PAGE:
A couple of weeks ago, I performed a SQL Server audit and my customer talked me about a performance issue he faced only during the login phase of its application. After various exchange of information between my customer and the software editor, they noticed that this problem doesn’t occur when the application and the SQL Server instance are on the same server (less than one second with the software editor configuration against more than 10 seconds with my customer configuration). My customer was not in the same configuration than the software editor because the application server and the database server were placed separately on different servers.   Moreover, my customer was very disappointed because its hardware configuration was more powerful compared to the software editor environment.

The customer’s architecture was questioned by the software editor and this can be justified here because the additional layers between the database server and the application server compared to a local configuration (shared memory is using in this case) may introduce additional latency. This is why I was introduced and but we didn’t notice any serious problem from the SQL Server infrastructure.

We decided to run a profiler trace with specific events as RPC:starting and RPC:completed events in order to capture the activity from the concerned application during the login phase.

First of all, we noticed a lot records related to the use of sp_cursorfetch method and its general poor performance is usually due to the way API Server Cursors will use it. In most situations, sp_fetchcursor calls that get 1 row at time and this is problematic with hundreds or thousands of calls to get all rows. According to the Microsoft documentation the global call architecture looks as follows:

blog 58- 2 - sp_cursor methods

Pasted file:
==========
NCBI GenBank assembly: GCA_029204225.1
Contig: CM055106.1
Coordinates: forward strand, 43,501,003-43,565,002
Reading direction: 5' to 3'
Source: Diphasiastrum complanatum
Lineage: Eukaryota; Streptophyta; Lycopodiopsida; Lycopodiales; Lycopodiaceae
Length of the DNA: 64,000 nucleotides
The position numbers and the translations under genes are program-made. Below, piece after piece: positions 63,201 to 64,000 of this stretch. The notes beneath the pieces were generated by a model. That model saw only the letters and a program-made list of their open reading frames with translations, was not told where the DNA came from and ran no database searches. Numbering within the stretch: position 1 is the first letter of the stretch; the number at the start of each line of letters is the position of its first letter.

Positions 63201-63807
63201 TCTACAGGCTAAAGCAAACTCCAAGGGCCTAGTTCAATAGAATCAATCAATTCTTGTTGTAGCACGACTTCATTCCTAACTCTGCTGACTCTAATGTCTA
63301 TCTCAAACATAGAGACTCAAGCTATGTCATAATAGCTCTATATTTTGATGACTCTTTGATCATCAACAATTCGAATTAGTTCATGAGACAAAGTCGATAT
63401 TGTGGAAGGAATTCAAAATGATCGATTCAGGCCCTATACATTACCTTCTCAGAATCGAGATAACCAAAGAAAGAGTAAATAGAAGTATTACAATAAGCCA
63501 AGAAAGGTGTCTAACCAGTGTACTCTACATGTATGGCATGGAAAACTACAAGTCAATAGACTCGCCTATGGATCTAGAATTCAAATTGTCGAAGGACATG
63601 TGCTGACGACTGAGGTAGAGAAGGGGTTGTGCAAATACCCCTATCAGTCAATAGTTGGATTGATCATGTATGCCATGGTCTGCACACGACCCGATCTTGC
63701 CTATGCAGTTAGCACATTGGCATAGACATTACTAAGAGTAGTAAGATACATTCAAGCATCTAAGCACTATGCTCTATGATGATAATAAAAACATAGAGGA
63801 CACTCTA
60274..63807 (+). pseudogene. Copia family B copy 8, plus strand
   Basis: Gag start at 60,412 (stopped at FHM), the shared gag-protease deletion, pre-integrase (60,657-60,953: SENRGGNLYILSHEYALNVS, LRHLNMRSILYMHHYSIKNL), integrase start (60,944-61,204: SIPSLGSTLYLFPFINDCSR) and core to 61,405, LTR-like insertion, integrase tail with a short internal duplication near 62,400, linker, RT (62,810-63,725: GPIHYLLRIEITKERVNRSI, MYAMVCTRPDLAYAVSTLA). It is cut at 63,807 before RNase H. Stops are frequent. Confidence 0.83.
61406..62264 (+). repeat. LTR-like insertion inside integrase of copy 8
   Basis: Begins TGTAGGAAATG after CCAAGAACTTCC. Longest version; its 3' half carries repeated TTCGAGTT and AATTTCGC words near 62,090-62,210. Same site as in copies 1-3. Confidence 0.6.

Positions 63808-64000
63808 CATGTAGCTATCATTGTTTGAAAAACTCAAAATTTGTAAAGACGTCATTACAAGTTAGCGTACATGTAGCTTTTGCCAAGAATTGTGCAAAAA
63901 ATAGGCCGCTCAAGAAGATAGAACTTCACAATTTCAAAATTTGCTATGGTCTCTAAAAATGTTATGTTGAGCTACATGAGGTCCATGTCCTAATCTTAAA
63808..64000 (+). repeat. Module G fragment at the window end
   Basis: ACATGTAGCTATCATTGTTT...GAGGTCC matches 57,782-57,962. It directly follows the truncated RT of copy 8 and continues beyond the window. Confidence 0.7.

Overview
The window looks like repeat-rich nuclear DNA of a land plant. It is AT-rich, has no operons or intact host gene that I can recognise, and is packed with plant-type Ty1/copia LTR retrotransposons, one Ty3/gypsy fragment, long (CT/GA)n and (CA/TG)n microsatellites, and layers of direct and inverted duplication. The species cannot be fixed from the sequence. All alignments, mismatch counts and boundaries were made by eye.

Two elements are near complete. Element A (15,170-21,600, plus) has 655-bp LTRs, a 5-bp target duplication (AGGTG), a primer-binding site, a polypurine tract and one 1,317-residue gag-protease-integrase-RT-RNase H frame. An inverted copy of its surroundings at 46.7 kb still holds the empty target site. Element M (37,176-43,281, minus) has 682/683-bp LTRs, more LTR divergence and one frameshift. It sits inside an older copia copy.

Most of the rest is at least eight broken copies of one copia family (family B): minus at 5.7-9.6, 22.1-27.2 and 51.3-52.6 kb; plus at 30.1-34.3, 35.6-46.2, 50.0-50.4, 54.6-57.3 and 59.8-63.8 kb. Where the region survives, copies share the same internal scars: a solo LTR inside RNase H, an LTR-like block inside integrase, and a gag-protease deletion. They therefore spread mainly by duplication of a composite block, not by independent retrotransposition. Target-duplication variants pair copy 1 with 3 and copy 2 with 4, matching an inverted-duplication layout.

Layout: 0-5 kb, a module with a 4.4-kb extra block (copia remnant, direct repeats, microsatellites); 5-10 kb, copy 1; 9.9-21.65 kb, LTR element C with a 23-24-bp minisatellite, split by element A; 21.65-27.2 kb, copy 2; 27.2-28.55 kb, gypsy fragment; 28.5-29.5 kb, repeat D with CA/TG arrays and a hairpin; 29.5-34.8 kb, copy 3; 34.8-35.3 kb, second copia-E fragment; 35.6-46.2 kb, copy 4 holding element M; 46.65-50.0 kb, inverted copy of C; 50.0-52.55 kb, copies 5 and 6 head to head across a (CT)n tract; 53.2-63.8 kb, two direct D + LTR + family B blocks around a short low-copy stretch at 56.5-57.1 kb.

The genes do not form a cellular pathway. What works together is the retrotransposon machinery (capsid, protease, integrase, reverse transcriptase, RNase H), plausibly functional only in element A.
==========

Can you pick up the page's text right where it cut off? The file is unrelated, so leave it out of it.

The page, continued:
As you may see, the possible problem associated with API server cursors is excessive network round-trips. When the query returns only a single row, the API cursors may generate 3 calls, sp_cursoropen to setup the cursor, sp_cursorfetch to get the row, and sp_cursorclose to release resources used by the cursor. (The ODBC call that does this should also release resources on the client.).

So, I tried first to isolate the workload from SQL Server to the total time between to call of sp_cursorfetch method by the application. I tried to isolate the time passed by SQL Server itself from the time between two calls of the sp_cursor* methods.

with cte
		row_number() over (order by t.StartTime) as num,
			when t.TextData like '%sp_cursorfetch%' then 1
			else 0
		end as [sp_cursorfetch],
			when t.TextData like '%sp_cursorclose%' then 1
			else 0
		end as [sp_cursorclose],
			when t.TextData like '%sp_cursorprepexec%' then 1
			else 0
		end as [sp_cursorprepexec],
			when t.TextData like '%sp_cursorunprepare%' then 1
			else 0
		end as [sp_cursorunprepare],
	from sys.fn_trace_gettable('C:\Program Files\Microsoft SQL Server\MSSQL10_50.MSSQLSERVER\MSSQL\Log\dbi_trace_3.trc', null) as t
	where t.EventClass in (10 ,11)
	sum(t2.[sp_cursorprepexec]) as [sp_cursorprepexec],
	sum(t2.[sp_cursorunprepare]) as [sp_cursorunprepare],
	sum(t2.[sp_cursorfetch]) as [sp_cursorfetch],
	sum(t2.[sp_cursorclose]) as [sp_cursorclose],
	sum(t2.[sp_cursorprepexec]) + sum(t2.[sp_cursorunprepare]) + sum(t2.[sp_cursorfetch]) + sum(t2.[sp_cursorclose]) as total_events,
	sum(t2.Reads) as total_reads,
	sum(t2.Writes) as total_writes,
	sum(t2.CPU) as total_cpu_us,
	sum(t2.Duration) / 1000 as time_sql_ms,
	sum(datediff(ms, t.EndTime, t2.StartTime)) as time_external_ms
from cte as t
left join cte as t2
	on t.num = t2.num - 1;


blog 58- 1 - trace_profiler 1

According to the above result, the total time during the login phase corresponds to time_sql_ms + time_external_ms column values (13243 ms). We may also notice the high number of sp_cursor* calls during the login phase (roughly 8712).

Let’s do two simple maths here:

time_sql_ms / total_events = 9249 / 8712 = 1.06 ms per sp_cursor* method in average

time_external_ms /total_events = 3994 / 8712 = 0.4 ms between call in average

We can’t really notice an obvious either a network or other layers performance issue here. As a reminder, the editor software configuration is completely local and we are just constraint by the latency introduced by the RAM itself which is approximatively the nanosecond. We may understand easily that we can’t win in this case because 1ms = 1 million of nanoseconds. In other words, the local configuration may be up one million time quicker than the configuration of my customer in this case.

In this case, I recommended obviously to my customer to talk with its software editor in order to avoid using server side cursors in this case!

Hope this helps

By David Barbarin